October 12, 2013


Duke Ellington, King of Jazz : Ellington transformed feelings into music-and his songs sound as fresh today as they did in his time (TERRY TEACHOUT, 10/12/13, WSJ)

What makes Ellington's music sound so powerfully, unmistakably individual? To begin with, he was the first jazz composer to write music that used the still-new medium of the big band with the same coloristic imagination brought by classical composers to their symphonic works. " You know, Stan Kenton can stand in front of a thousand fiddles and a thousand brass and make a dramatic gesture, and every studio arranger can nod his head and say, 'Oh, yes, that's done like this,' "said André Previn, one of his best-informed admirers. "But Duke merely lifts his finger, three horns make a sound, and I don't know what it is!"

Nor were Ellington's innovations limited to the field of orchestration. What set him apart was not his virtuoso command of instrumental timbre but how he used it. Mere arrangers took pop songs and dressed them up in new colors and harmonies, but Ellington, though he recorded his share of engagingly catchy hits, was better known and more widely esteemed for the pieces in which he used the language of jazz to say things that it had never said before.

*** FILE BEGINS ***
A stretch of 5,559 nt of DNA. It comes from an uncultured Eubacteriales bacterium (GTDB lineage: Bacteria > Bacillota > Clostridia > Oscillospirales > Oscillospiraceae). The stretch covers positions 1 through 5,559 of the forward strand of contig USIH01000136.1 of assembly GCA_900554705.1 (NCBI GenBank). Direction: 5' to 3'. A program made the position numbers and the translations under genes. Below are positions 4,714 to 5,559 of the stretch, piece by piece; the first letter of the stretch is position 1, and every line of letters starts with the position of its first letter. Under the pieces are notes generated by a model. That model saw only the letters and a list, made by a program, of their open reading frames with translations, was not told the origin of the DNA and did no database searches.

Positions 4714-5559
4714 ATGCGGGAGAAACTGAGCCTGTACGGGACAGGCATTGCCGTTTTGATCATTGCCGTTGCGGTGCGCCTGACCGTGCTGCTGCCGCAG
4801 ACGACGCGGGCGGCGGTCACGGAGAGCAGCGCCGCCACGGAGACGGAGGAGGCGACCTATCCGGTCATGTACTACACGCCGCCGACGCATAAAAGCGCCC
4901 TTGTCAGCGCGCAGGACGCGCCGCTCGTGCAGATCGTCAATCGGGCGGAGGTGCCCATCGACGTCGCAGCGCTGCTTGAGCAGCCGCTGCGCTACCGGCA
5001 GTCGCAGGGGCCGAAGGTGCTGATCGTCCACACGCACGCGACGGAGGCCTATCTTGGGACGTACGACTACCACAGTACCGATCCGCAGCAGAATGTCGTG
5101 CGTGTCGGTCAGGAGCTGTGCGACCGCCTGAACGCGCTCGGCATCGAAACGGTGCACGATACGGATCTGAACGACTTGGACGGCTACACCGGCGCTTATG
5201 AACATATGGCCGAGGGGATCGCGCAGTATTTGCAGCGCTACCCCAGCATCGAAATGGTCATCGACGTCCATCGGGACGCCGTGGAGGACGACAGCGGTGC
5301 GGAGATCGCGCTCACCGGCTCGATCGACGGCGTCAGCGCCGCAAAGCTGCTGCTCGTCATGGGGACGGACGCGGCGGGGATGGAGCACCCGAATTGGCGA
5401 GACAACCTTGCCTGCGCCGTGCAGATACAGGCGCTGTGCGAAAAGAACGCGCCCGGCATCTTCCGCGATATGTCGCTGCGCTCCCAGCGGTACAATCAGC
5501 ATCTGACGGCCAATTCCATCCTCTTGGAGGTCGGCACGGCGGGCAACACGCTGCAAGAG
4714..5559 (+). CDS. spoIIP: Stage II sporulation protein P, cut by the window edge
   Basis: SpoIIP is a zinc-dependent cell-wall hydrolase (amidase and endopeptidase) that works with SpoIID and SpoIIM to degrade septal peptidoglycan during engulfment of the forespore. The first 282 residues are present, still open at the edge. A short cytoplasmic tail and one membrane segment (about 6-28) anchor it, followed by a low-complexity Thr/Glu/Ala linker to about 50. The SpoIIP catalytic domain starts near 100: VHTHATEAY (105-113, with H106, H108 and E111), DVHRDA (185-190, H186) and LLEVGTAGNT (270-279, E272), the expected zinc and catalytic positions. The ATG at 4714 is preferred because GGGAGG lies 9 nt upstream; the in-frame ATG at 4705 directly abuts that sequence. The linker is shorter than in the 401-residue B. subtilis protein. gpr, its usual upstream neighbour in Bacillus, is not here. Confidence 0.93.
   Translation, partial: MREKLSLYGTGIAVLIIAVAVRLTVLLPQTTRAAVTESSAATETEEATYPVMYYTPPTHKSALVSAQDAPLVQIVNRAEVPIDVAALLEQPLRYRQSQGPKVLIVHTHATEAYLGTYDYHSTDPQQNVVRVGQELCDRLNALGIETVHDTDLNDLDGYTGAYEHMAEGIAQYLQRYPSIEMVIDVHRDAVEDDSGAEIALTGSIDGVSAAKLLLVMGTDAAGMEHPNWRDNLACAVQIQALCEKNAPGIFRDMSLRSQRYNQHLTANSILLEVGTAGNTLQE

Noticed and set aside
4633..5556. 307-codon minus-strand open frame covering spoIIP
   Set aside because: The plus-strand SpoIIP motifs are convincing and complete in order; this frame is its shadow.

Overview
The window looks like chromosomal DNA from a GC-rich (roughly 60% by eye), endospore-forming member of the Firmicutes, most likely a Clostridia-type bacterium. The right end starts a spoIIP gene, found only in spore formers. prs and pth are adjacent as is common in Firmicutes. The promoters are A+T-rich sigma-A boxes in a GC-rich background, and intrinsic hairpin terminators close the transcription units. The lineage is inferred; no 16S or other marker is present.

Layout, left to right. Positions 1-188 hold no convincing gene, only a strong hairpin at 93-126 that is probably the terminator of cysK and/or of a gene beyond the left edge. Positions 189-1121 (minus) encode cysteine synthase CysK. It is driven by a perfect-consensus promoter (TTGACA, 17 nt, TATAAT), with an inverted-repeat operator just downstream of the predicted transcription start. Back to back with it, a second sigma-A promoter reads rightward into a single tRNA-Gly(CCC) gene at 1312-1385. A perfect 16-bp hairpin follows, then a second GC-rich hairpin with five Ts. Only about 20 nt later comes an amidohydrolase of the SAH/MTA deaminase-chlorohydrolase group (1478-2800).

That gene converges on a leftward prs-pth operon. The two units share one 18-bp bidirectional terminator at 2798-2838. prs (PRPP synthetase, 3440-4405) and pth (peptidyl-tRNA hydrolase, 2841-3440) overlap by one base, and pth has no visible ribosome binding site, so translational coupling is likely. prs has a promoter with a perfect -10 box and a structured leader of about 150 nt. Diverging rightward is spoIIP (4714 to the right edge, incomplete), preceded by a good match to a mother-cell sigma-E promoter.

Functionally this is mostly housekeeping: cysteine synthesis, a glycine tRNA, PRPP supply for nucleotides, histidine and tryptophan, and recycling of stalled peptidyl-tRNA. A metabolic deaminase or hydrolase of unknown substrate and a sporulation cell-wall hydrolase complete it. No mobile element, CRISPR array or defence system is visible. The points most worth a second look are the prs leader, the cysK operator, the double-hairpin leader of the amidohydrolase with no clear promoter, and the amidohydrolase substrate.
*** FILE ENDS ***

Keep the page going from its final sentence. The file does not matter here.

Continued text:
Previn compared him to Stravinsky and Prokofiev; Percy Grainger compared him to Bach and Delius;. Ralph Ellison likened him to Ernest Hemingway Within the tight confines of a single 78 side, he spun "tone parallels" (a phrase he coined) to every imaginable human emotion. He and the 900 musicians who passed through his band sang of joy and loneliness, passion and despair, faith and hope.

Posted by at October 12, 2013 7:57 AM

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